“Imagine no possessions, I wonder if you can.” John Lennon’s iconic words from 1972 still hold true, especially if the possessions are hand-held electronic devices. Whether it’s a cell phone or an iPad the small devices are everywhere. Finding someone who does not own a cell phone is hard to do. The devices are convenient, effective and fun, but are they necessary? Could you go without? Are they impacting people’s ability to communicate without using our thumbs? Do they, and the tens of thousands of applications impede our ability to think for ourselves?
It is becoming noticeable that people are slowly losing those abilities and letting machines or computers do the work for them. People are no longer required to think. If posed with a difficult or even simple problem people will simply “Google” it on an iPhone and the answer is found within seconds. Students are also becoming too dependent on calculators. Instead of using a graphing calculator to solve complex mathematical formulas, students turn to calculators for even simple calculations. Though calculators are important in an evolving world, it is still important for teachers to teach students how to do mental math and reasoning (Metz). Scholars, particularly teen scholars, are no longer required to spell correctly. Words like tomorrow, tonight, and before, become 2morrow, 2night and b4 in playful texting conversation (May). Spell check is also contributing to the downfall of spelling. Too often, people type a word sloppily into a web document and let spell check do the work without even noticing the word was misspelled.
Jo-Ellan Dimitrius writes in her book Reading People ” if you want to become a better communicator, you must make a conscious effort to engage other people in person.” Members of Gen-Y have turned face-to-face interaction into thumb-to-thumb interaction. Through texting, email and Facebook true communication has taken a back seat. With these media, a person could essentially “talk” to someone else but never have an actual verbal conversation. The problem with electronic interaction is emotion, body language, and tone are lost. It is easy to confuse a joking message with a hateful text. Some people are even using email as a way to avoid confrontation during an uncomfortable situation (Blyth).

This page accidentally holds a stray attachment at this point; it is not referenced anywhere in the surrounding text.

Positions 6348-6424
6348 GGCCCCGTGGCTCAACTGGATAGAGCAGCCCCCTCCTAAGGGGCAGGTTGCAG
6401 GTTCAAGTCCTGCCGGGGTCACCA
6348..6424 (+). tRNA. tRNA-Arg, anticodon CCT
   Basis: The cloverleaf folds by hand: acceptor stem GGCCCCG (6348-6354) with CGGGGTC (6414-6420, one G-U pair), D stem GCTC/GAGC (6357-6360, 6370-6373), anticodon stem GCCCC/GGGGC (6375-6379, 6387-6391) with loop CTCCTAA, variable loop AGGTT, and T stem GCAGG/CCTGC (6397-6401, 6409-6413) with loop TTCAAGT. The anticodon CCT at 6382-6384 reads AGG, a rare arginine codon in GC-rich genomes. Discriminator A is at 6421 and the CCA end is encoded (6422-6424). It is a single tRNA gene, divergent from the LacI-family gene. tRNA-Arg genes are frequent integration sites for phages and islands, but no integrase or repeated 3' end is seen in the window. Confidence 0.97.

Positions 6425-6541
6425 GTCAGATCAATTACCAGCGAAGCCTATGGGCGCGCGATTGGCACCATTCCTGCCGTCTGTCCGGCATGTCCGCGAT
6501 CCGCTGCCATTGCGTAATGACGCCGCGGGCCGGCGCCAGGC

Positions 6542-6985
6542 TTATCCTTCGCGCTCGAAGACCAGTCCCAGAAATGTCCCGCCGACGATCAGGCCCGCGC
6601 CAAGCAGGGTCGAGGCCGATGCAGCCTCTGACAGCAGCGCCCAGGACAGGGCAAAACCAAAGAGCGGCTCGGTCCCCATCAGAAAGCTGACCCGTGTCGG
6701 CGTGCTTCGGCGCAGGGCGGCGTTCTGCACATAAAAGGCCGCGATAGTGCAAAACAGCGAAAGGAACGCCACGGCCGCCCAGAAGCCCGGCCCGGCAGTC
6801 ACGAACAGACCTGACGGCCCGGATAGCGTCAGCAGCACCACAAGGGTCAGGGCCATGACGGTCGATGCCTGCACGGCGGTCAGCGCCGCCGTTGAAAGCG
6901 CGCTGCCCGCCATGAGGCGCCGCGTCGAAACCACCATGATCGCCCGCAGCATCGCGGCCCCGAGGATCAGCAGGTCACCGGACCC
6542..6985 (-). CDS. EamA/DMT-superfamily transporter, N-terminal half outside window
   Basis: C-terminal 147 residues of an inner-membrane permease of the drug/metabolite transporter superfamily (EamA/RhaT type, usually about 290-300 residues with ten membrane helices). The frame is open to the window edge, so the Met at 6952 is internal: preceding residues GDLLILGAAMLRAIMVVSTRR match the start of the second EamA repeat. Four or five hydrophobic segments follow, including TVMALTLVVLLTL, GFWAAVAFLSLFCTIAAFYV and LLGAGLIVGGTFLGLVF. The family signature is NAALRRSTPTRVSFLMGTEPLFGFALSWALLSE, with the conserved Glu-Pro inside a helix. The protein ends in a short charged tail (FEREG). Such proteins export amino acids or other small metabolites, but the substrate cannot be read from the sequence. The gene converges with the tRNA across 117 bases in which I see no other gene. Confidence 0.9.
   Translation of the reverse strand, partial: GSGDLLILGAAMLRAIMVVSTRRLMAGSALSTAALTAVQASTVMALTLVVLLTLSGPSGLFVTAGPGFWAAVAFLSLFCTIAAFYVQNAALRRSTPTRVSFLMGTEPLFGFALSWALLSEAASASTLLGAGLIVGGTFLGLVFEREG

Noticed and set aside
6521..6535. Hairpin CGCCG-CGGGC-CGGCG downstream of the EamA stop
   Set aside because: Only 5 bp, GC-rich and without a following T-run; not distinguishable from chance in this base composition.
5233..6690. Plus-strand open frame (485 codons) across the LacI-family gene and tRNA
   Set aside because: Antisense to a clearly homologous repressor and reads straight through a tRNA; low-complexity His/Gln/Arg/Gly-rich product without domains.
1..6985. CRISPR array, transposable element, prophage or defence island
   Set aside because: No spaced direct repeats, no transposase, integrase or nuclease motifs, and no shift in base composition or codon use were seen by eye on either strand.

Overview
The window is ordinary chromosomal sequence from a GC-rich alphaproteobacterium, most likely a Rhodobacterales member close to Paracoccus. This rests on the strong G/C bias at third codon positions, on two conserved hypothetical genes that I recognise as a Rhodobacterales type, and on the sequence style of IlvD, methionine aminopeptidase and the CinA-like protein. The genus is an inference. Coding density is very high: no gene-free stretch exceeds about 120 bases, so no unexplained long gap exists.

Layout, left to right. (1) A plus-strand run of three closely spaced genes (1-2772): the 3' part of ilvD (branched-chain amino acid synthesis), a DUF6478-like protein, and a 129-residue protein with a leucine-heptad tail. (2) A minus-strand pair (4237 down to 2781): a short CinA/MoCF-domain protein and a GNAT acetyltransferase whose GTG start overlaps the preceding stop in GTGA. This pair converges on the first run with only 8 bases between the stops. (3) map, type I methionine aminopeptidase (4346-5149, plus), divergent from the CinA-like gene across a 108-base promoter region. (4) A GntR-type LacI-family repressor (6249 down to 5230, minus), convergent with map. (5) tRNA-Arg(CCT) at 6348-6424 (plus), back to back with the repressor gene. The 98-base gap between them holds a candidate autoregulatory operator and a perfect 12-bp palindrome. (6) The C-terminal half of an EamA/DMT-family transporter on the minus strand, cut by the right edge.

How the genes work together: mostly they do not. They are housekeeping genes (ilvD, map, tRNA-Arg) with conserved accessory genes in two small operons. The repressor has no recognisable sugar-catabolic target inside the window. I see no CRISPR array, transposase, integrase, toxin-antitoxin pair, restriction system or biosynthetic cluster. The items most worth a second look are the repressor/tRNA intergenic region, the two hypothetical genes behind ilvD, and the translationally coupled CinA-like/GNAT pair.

With every new invention, people become more dependent on technology to think for them. It would be impossible to view the world without the ubiquitous cell phone, laptop, and mp3 player. And, it would be impossible completely do away with these gadgets. The problem is people are letting their gadgets take over their lives and they are not giving an effort anymore. Maybe John Lennon’s lyrics should read “strive for fewer possessions, it’s easier than you think”.
Blyth, Catherine. “We’re losing the delicate art of conversation.” MailOnline Associated Newspapers Ltd, 11/11/2008. Web. 7 Apr 2011
Dimitrius, Jo-Ellan. Reading People. 1st ed. Ballantine Books, 1999. 6. Print.
May, Maggie. “Are people forgetting how to spell?.” Hubpages. N.p. , 2011. Web, 7 Apr 2011
Metz, Lauren. “Are You Too Dependant on Your Calculator?.” Just so you know n. pag. Web. 7 Apr 2011